“My textured vision for this dresser…
Hey there! It’s been so long since I’ve done a piece of furniture exactly like I want - letting my creativity have the wheel - and I loved the whole process of letting this dresser makeover unfold!
My main inspiration was to have texture and movement, building layers with Iron Orchid Designs Stamps, Moulds, Air-Dry Clay, and Transfers. There was a big messy middle to this project but in the end - you’ll see how I used some painting techniques and DIY Paints to blend the texture into a beautiful Pink Bureau, with touches of gold!
Now, this is just Part 1 of the dresser transformation but I promise Part II will be here next week. By the time you find this tutorial - Part I & II will be here to inspire you. Even if you prefer to read the step-by-step instructions, take a minute and watch the short video. You’ll also find timestamps in key spots throughout the instructions.
HERE’S EVERYTHING I USED FOR THE DRESSER MAKEOVER PART I.
All products that can be purchased from Serendipity.House are clickable links that will take you right to the product!
- IOD Painterly Floral Transfer
- IOD Birdsong Mould
- IOD Acanthus Mould
- IOD Heirloom Roses Mould
- IOD Air-Dry Clay
- IOD Thin Mount
- IOD Kindest Regards Stamp
- IOD Fronds Stamp
- DIY Paint Salvation Solution
- DIY Paint in White Swan
- DIY Big Top Topcoat
- Tite Bond Glue
- Small Stiff Brush
- Soft Brush
- Small Plastic Cup (for glue)
- Glue applicator
- Exacto Blade
- Putty Knife
- Rolling Pin
STEP-BY-STEP INSTRUCTIONS FOR CREATING A MULTIMEDIA DIY DRESSER MAKEOVER:
STEP 1: PREP YOUR PIECE AND GRAB YOUR AIR-DRY CLAY
I started out by painting the dresser with two coats of Debi’s DIY Paint Salvation Solution. Once it was dry, I went to work with some IOD Air-Dry Clay to create the texture and movement I wanted in this project.
First, I used the clay with the IOD Acanthus Mould and created several castings to go across the bottom of the dresser. I brushed cornstarch into the mould, pressed clay in with my hands, and removed excess clay (you can use the moulds micro-rim as your guide to getting a clean casting.)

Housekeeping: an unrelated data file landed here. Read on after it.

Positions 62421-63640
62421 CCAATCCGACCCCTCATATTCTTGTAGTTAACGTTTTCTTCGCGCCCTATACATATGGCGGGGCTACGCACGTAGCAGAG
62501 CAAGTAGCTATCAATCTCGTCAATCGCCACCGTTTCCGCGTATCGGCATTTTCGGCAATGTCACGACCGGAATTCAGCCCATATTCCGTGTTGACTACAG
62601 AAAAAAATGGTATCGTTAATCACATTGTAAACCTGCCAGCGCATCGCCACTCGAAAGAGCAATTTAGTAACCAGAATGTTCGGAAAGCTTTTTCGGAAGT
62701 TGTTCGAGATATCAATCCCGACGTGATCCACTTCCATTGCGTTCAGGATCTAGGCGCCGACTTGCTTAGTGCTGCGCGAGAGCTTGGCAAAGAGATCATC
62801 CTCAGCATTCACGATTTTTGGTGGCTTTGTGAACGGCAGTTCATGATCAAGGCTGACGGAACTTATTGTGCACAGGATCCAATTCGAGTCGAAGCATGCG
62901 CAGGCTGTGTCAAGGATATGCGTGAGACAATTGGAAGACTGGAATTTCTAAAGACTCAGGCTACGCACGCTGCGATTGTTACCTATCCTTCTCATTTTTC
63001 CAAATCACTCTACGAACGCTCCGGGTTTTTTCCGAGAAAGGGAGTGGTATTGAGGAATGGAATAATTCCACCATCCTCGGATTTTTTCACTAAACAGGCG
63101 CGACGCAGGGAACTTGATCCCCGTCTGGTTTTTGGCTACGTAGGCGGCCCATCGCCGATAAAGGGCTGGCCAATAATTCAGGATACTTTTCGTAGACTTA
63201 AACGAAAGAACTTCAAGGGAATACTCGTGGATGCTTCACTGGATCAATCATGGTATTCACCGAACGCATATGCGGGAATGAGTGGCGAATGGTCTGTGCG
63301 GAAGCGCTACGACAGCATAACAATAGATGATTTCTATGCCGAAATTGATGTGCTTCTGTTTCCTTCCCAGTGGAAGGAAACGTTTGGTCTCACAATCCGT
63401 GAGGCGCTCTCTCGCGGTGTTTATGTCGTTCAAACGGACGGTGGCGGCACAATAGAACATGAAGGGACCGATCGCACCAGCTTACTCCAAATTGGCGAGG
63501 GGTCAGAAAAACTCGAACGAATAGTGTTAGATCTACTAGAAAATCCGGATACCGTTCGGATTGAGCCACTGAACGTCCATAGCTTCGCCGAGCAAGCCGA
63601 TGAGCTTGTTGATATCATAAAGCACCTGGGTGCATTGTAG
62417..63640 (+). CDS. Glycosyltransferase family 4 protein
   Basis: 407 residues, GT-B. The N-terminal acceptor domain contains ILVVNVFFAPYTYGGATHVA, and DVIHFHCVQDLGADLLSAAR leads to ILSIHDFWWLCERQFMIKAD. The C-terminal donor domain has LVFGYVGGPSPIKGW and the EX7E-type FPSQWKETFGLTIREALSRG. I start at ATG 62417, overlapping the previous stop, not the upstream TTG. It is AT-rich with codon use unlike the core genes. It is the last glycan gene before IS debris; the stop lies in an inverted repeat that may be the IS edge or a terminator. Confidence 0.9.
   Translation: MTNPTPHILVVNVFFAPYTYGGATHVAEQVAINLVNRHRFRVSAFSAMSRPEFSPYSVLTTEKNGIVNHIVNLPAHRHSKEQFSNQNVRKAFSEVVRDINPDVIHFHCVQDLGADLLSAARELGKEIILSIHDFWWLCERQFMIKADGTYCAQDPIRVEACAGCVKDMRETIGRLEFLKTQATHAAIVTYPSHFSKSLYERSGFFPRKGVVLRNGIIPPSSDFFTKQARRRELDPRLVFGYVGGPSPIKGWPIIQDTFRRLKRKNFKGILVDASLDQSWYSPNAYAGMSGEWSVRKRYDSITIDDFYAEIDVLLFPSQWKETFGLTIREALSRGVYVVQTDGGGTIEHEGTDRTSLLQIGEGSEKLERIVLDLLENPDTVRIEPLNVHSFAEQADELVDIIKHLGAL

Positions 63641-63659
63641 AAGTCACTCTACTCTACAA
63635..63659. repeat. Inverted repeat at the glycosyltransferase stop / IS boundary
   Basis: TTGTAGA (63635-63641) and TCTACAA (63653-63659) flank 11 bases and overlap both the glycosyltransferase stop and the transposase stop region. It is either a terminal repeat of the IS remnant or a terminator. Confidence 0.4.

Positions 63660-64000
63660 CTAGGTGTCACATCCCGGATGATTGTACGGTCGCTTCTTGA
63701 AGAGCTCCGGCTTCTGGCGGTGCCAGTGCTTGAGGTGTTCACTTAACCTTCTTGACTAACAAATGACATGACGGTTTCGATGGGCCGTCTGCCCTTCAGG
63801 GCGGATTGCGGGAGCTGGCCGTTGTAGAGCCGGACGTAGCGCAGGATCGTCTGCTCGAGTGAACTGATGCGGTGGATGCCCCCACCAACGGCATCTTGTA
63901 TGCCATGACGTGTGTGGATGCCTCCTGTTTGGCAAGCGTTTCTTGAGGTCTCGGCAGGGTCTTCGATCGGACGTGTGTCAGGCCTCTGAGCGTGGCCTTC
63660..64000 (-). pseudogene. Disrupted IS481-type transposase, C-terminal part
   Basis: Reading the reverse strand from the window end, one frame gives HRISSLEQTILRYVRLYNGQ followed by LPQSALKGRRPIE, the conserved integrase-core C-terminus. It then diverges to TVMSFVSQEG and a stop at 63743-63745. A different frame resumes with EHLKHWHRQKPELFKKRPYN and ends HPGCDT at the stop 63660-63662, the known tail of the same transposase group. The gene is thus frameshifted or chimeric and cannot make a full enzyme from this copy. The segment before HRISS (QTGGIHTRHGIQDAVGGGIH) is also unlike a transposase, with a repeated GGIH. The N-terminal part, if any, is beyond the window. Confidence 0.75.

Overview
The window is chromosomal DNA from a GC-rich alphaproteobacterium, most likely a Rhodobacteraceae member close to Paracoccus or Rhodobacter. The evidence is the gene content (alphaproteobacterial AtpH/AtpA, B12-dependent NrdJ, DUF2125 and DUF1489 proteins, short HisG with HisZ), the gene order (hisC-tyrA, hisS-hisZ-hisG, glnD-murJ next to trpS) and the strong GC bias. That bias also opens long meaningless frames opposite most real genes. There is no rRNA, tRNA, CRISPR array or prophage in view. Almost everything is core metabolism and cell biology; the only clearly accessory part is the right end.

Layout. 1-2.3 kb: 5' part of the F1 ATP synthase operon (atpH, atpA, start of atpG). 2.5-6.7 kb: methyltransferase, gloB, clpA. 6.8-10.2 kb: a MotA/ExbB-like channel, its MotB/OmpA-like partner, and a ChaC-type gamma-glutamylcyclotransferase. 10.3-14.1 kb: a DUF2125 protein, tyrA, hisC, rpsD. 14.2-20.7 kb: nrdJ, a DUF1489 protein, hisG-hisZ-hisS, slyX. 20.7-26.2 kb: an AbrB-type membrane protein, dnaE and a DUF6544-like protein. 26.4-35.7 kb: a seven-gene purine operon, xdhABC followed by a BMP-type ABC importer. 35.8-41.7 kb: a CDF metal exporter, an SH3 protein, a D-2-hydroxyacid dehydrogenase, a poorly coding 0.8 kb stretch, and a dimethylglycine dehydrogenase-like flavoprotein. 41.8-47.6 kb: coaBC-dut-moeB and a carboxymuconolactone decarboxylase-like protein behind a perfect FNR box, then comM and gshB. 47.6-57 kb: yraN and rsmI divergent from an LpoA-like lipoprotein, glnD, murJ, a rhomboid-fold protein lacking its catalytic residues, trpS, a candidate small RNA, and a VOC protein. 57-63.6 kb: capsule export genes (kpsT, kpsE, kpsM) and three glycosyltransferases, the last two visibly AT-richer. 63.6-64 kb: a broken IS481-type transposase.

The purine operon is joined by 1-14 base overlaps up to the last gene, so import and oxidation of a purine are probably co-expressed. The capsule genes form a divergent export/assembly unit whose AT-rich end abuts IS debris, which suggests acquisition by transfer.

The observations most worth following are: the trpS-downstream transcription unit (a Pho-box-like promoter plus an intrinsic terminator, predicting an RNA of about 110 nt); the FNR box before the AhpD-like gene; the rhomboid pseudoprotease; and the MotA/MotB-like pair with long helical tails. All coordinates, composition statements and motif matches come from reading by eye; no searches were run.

Next, I went to work on casting the pieces for the rest of the dresser front.
On my work table, I laid out an IOD Thin Mount and sprinkled it lightly with cornstarch, spreading it evenly across the surface. (Think of spreading flour before you roll out dough.) then I placed a large piece of the IOD Air-Dry Clay on the thin mount, grabbed a rolling pin and rolled the clay flat.
STEP 1a: GLUEING AND STAMPING THE CLAY
Once you have rolled the clay flat, apply the Tite Bond glue to the back completely. (min 1:21) Leaving the clay on the thin mount, hover it over the front of your dresser and choose the position you want it in, then press down. (Deciding where to place it is the hard part!)
Roll back the edge of the thin mount to remove it from the clay. (Min 1:44)
I placed my clay across the first and second drawer seams, so I took an Exacto knife and sliced the clay at the seams. Then I make sure the edges of the clay are completely attached to the surface by burnishing them.
Now it’s time to apply the IOD Kindest Regard Stamp. (Min 2:12) Again, it’s your choice as to where you want to actually lay the stamp and once you decide, push the stamp down into the clay and go over the surface of it with two fingers. Then carefully lift the stamp off.
I also added a fern frond from the IOD Frond Stamp at the edge of the clay, right next to the Kindest Regards impression. I use the same two-finger technique to go across the surface of the stamp, then lifting the stamp up carefully.
STEP 2: GLUE, CLAY, AND ADDING TEXTURE
This is where I start adding the texture and movement I want to have on this piece. It’s going to look messy through the process, so you have to trust it! I start by adding Tite Bond around the clay piece and pushing the edges of the clay down and away from the main piece, keeping it organic so it blends into the surface.